I am currently trying to get a better grasp of the concept of analytic continuation and so I am working through this example:

Let $$f:(-1,1)\to\mathbb{R}~,~x\mapsto\sum_{k=0}^\infty x^k = \frac{1}{1-x}$$

Then we can use Taylor expansion to get:

$$f(x)=\sum_{n=0}^\infty \frac{f^{(n)}(x_0)(x-x_0)^n}{n!} =\sum_{n=0}^\infty \frac{n!(x-x_0)^n}{n!(1-x_0)^{n+1}} =\frac{1}{1-x_0}\sum_{n=0}^\infty \left(\frac{x-x_0}{1-x_0}\right)^n$$

Now, what we have is another geometric series, which converges for $$\left|\frac{x-x_0}{1-x_0}\right|<1$$

and in fact, the whole thing even converges to $$\frac{1}{1-x}$$ so all is nice here. The question is, for which $x$ does it converge? We get:

$$\left|\frac{x-x_0}{1-x_0}\right|<1\Leftrightarrow |x-x_0|<1-x_0~,$$ since $1-x_0 > 0$. To maximize the RHS we let $x_0\to-1$ and we get

$$|x+1|<2\Leftrightarrow -3<x<1~.$$

Now we can repeat this procedure as many times as we like and always push the negative boundary but never the positive so that we get


Finally to get to my question: Can you continue $f$ in the positive direction, using Taylor expansion or do you need another method for that? Does anyone know a reasonably simple way how to do this?

Thanks in advance,

  • $\begingroup$ You have to use analytic continuation with complex numbers, otherwise you will always find a singularity at $x=1$. $\endgroup$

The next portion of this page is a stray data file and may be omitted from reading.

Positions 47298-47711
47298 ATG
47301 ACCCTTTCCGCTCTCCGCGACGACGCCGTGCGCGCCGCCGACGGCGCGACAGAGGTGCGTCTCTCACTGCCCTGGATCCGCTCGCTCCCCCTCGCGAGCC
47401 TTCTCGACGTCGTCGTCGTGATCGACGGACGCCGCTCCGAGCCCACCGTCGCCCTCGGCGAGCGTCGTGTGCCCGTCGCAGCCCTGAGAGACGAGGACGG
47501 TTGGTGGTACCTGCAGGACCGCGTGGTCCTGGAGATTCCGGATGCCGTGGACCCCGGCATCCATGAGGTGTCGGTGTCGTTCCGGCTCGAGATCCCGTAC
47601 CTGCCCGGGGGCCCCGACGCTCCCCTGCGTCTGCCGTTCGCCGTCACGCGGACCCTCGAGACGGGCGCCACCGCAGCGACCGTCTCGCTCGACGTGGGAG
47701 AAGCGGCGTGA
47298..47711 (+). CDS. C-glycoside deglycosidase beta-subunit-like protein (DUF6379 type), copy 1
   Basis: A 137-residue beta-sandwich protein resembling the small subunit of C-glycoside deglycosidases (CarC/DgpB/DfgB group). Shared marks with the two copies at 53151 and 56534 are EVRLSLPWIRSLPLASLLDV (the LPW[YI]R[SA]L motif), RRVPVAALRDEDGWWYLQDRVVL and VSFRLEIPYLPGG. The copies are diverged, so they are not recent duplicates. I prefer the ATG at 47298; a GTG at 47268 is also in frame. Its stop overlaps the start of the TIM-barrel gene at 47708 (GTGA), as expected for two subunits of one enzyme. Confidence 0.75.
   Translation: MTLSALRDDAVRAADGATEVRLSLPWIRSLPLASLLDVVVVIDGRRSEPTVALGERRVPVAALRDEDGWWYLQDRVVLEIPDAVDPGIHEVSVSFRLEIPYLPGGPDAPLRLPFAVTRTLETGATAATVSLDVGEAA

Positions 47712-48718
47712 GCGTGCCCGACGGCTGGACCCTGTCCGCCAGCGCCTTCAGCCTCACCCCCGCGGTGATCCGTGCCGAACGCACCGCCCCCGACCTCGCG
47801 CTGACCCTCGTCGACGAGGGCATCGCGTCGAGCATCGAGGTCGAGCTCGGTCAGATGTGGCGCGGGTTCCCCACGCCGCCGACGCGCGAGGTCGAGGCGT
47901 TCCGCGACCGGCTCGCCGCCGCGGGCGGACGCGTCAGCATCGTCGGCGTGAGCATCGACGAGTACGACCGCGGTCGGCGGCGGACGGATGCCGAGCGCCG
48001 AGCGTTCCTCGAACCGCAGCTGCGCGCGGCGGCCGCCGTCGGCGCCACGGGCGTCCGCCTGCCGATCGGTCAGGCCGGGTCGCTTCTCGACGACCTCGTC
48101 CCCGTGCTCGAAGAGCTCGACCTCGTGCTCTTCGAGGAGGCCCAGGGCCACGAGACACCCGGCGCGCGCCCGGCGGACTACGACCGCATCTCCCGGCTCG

– Crostul
    Commented Sep 18, 2019 at 8:16
  • 1
    $\begingroup$ @Crostful You'll get a singularity at $z=1$ no matter what you do. $\endgroup$ Commented Sep 18, 2019 at 8:36

2 Answers 2


The analytic continuation is performed in the complex plane, where the right side of $$\sum_{n\in\mathbb{N}} z^n = \frac{1}{1-z}$$ shows its unique pole at $z=1$. By the Uniqueness of Analytic Continuation for complex functions, $$\forall z\in\mathbb{C}\setminus\{1\} \\ f(z)=\frac{1}{1-z}$$ must be the analytic continuation of the geometric series, since it defines the same correspondence rule than $\sum_{n\in\mathbb{N}} z^n$ at the open unit $z$-complex disk.

This power series expansion turn into a Fourier series expansion if we simply set some $t\in\mathbb{R}$ such that $$z\to e^{it}.$$


As @Crostul said, you can't expand it to positive numbers after $1$, because your function isn't continuous at $x=1$. But you can consider $g(x) = \frac{1}{1+x} = \sum_{k=0}^{+\infty} (-1)^kx^k$ to get a function like the previous one that its boundary can extend to positive numbers to $+\infty$. Although from negative side can't extend like the previous one for similar reason.


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